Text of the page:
Every offseason has the same debate when it comes to rebuilding teams trading players: Do you trade a player in the offseason, or hold out for higher value at the trade deadline?
I’m not sure there’s a correct answer. Most of the trade rumors we all see and evaluate are outdated information. Most of the trades that actually take place hit us by surprise. There’s so much we never hear about.
Therefore, it’s impossible for any of us to say whether a team should trade a player in the offseason, or hold on for more value at the deadline.
I do want to highlight the offseason deals by the Pirates as an argument for how trading in the offseason can allow another way for your organization to build value before the trade deadline.
The Pirates traded Joe Musgrove, Jameson Taillon, and Josh Bell in the span of a month, fueling their building process.
In return, they received:
For Musgrove: OF Hudson Head, RHP David Bednar, LHP Omar Cruz, RHP Drake Fellows, C Endy Rodriguez
For Taillon: RHP Miguel Yajure, RHP Roansy Contreras, OF Canaan Smith-Njigba, SS Maikol Escotto
For Bell: RHP Will Crowe, RHP Eddy Yean
That group of players didn’t feature a single top 100 prospect, and I don’t even know if anyone was on the fringe. Most of the top prospects in these deals were lower-level guys, previously playing in levels that no longer exist.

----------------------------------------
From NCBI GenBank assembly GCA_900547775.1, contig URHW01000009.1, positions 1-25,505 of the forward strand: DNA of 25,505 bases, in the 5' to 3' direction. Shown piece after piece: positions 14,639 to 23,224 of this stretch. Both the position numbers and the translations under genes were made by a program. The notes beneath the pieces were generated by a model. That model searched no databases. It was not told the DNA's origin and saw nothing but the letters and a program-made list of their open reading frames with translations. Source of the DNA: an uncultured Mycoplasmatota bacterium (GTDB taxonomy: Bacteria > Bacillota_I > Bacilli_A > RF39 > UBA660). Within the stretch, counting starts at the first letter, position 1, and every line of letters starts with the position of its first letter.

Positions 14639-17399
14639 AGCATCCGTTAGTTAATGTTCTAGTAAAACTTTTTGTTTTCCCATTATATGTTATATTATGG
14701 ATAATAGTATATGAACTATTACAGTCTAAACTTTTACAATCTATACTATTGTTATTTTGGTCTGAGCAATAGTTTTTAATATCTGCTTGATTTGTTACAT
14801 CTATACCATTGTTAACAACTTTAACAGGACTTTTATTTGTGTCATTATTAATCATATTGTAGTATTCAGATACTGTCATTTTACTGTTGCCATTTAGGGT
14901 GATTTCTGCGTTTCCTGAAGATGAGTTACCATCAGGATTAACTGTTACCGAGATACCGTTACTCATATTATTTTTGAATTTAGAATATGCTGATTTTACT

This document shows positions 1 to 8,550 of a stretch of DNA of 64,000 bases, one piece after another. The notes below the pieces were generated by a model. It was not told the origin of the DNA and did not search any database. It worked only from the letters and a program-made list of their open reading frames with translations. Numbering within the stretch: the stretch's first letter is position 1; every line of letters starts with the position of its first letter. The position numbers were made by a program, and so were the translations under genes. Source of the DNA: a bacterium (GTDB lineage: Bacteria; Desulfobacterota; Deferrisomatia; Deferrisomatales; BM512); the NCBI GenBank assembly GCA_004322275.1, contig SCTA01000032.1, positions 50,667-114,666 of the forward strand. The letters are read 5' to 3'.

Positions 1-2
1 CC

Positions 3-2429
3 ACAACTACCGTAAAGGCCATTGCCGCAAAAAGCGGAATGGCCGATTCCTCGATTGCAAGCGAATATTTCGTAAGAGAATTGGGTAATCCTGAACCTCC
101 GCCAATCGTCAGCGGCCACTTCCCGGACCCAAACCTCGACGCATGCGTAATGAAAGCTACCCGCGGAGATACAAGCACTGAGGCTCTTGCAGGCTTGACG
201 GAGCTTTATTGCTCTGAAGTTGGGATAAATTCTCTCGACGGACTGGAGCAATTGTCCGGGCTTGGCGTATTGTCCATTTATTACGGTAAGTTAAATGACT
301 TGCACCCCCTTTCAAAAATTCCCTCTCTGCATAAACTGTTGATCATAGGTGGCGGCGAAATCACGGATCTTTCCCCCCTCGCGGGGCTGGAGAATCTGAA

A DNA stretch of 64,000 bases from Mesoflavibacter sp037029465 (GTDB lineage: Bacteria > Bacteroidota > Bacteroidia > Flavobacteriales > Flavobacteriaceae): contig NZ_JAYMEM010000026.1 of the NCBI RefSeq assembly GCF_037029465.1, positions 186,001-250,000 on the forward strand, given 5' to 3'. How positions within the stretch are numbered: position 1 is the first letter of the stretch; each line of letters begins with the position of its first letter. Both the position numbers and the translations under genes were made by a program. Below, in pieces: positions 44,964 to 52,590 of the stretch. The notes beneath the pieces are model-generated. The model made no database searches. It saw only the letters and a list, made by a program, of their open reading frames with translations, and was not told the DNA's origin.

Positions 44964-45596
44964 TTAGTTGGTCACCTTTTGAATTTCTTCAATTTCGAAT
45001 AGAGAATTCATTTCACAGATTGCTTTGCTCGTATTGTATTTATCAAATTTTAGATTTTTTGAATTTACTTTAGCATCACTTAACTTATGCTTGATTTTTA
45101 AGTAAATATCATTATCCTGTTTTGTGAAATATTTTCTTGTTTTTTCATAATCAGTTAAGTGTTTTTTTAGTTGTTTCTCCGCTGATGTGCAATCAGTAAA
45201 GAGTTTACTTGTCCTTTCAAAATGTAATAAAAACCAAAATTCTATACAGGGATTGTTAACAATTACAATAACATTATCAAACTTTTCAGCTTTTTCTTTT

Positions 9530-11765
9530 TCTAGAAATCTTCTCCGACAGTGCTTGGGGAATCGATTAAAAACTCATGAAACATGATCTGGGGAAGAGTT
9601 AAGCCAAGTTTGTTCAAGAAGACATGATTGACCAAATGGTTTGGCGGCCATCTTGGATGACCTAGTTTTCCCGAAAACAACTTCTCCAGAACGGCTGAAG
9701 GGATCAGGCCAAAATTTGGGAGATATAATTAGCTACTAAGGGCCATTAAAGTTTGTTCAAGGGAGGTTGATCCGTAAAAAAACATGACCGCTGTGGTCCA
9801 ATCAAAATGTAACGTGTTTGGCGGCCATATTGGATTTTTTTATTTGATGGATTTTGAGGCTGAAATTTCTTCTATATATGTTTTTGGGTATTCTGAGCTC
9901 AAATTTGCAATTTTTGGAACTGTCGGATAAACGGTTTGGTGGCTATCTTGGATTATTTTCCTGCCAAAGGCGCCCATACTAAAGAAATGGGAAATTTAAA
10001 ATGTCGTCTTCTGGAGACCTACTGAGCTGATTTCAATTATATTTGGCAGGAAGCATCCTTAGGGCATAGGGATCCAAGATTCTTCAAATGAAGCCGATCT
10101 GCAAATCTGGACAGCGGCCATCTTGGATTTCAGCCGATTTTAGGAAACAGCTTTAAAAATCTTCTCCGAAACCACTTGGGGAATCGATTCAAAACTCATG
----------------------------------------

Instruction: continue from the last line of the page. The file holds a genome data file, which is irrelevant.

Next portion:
The Taillon trade is a perfect example of building value through a trade. Right now, would anyone reverse that trade with what Roansy Contreras has done in two starts? Maybe it’s just that he has more strikeouts than most Pirates pitching prospects had over four starts when Taillon was a prospect, but it seems the Pirates have more chance to build value with that trade return than they did with Taillon.
We could do that for each individual trade, and determine if the Pirates would have been better to wait, or make the deal they made.
There’s also the impact of roster spots. Taillon and Musgrove were traded, opening up two rotation spots.
The biggest starters this year have been JT Brubaker and Tyler Anderson. I’m not sure if either would have been guaranteed for a rotation spot. I think Brubaker would have had an inside track and would have pushed through if no trades were made. However, Anderson probably wouldn’t have been added if Musgrove and Taillon were retained. With the way he is pitching, he could add value by the trade deadline.
None of this is meant to fully evaluate these trades, or to say that trading in the offseason is better than trading at the deadline.
I do think that these have turned out so far to be good moves. I also like the aggressive approach of going for more risk, but more reward.
I also think that you could break down these individual trades, and perhaps get conflicting opinions on the best approach, based on the individual move.
The entire point is that there is more than one way to add value before the deadline when determining when to trade a player. We recognize the value that the player could gain. We potentially ignore the value other players can gain with his roster spot, and the value that lower-level prospects can gain once they are in the system.